The best forms of exercise are the ones you’ll do regularly, so find activities you enjoy. Exercising at a gym is a great option, especially when the weather is bad or the classes inspire and motivate you to work out, but gyms aren’t really necessary and not having a membership isn’t an excuse to not exercise. On your own you can walk, run, bike, practice yoga, use resistance bands, jump rope, and do push-ups, pull-ups, stomach crunches, and squats. You can exercise recreationally by gardening or dancing, or play a partnered sport like tennis or squash, or play a team sport like crew, basketball, volleyball, softball, or soccer.

If you have joint problems, choose activities with little or no impact, like swimming, aqua exercise (inside a pool), bicycling, or using an elliptical machine. If you aren’t already physically active, get permission from your doctor first. Then consider meeting at least once with a personal trainer who can put together a routine appropriate for your fitness level, familiarize you with any equipment, and make sure you’re doing the exercises correctly. Personal training sessions are also a good way to get motivated and stay focused, especially if you need a structured program to make it happen.

#4 Make Sleep a Priority

Studies show that sleep can improve memory, learning, creativity, and athletic performance. It can enhance our ability to cope with stress, make us more resistant to infections like the common cold, and lower levels of inflammatory markers like C-reactive protein. Because sleep boosts serotonin, it also helps fight food cravings and may improve your mood as well.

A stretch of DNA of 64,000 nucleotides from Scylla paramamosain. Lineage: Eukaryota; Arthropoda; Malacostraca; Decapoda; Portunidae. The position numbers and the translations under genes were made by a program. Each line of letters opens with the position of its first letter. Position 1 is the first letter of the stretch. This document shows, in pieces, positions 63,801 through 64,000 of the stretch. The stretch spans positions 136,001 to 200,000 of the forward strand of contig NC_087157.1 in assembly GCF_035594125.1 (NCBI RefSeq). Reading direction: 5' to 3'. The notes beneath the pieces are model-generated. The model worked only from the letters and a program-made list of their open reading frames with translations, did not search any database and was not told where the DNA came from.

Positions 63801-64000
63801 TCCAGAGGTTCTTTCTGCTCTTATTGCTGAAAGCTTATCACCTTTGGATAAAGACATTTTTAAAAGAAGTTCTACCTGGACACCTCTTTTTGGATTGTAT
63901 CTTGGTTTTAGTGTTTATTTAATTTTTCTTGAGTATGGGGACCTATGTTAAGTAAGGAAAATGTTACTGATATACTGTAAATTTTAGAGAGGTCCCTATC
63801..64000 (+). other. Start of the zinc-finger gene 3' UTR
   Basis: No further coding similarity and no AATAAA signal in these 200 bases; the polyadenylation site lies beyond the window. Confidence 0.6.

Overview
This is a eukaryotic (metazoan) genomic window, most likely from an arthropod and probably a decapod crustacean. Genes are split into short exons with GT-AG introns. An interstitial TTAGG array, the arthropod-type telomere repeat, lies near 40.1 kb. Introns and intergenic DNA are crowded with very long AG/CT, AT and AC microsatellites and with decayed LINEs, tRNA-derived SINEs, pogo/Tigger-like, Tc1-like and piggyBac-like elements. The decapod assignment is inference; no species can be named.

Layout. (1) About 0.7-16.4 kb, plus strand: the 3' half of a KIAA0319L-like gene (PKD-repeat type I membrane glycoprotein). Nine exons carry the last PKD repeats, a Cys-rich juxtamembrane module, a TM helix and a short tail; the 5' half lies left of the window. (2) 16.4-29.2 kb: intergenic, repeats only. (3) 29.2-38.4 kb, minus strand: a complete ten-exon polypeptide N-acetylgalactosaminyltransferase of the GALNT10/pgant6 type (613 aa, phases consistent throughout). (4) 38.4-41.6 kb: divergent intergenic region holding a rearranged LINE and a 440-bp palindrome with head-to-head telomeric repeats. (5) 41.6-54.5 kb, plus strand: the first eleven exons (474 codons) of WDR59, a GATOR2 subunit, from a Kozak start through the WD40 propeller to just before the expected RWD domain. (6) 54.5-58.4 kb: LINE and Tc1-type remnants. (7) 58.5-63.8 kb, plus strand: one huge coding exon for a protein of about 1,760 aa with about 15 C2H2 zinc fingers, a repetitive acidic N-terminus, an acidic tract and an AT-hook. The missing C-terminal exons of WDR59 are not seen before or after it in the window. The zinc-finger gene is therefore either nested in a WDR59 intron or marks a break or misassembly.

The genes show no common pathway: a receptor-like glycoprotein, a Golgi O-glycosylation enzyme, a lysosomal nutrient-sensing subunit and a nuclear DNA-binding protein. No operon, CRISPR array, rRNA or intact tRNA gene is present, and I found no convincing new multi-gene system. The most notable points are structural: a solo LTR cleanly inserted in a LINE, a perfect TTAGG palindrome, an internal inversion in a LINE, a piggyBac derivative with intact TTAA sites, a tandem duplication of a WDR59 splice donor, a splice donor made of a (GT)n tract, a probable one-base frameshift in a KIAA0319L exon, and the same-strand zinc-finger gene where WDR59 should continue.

Lack of sleep is associated with high blood sugar levels, insulin resistance, and an increased risk for cardiovascular disease, hormone imbalances, Alzheimer’s disease, and diabetes. Short sleep cycles cause levels of leptin, a hormone that suppresses appetite, to go down, and levels of ghrelin, a hormone that makes you hungry, to go up. In one study of healthy men without preexisting blood sugar imbalances, being deprived of just two hours sleep caused them to crave sugar and eat more of it. Other research has shown that when we sleep seven hours or less each night, our bodies store more fat.

Sleep experts recommend getting a minimum of eight hours each night in the summer, when nights are naturally shorter, and nine hours in the winter, when nights are naturally longer. If you need to make more time for sleeping, choose an earlier bedtime over a later wake time to maximize deep sleep, most of which happens before early morning hours. If you can, wake up at the same time each morning and go to bed at the same time each night, even on your days off. Keeping a regular schedule and being consistent supports a healthy circadian rhythm which promotes good sleep and overall well-being.

#5 Play Outside

Take advantage of spring’s longer days and warmer weather to go for a hike, bike ride, stroll on the beach, or picnic in the park. Making time to do things you love is an important part of maintaining good physical, mental, and emotional health. So is spending time outside. Exposure to early morning sunlight improves sleep patterns, helps regulate blood sugar and fat metabolism, normalizes stress hormones, and increases the natural production of serotonin.

Aim to get at least ten to twenty minutes of natural sunlight every day, as early in the day as possible. Avoid midday sun and intense or excessive sun exposure, even if you use sunscreen. It prevents sunburn but not skin damage and studies show that it doesn’t protect against skin cancer after all.

References are available upon request.

Dr. Sarah Cimperman, ND is a naturopathic doctor in private practice in New York City and author of the new book, The Prediabetes Detox: A Whole-Body Program to Balance Your Blood Sugar, Increase Energy, and Reduce Sugar Cravings (www.prediabetes detox.com). Follow Dr. Cimperman on Facebook, Twitter and her blogs, A Different Kind of Doctor and The Naturopathic Gourmet. Find her at www.drsarahcimperman.com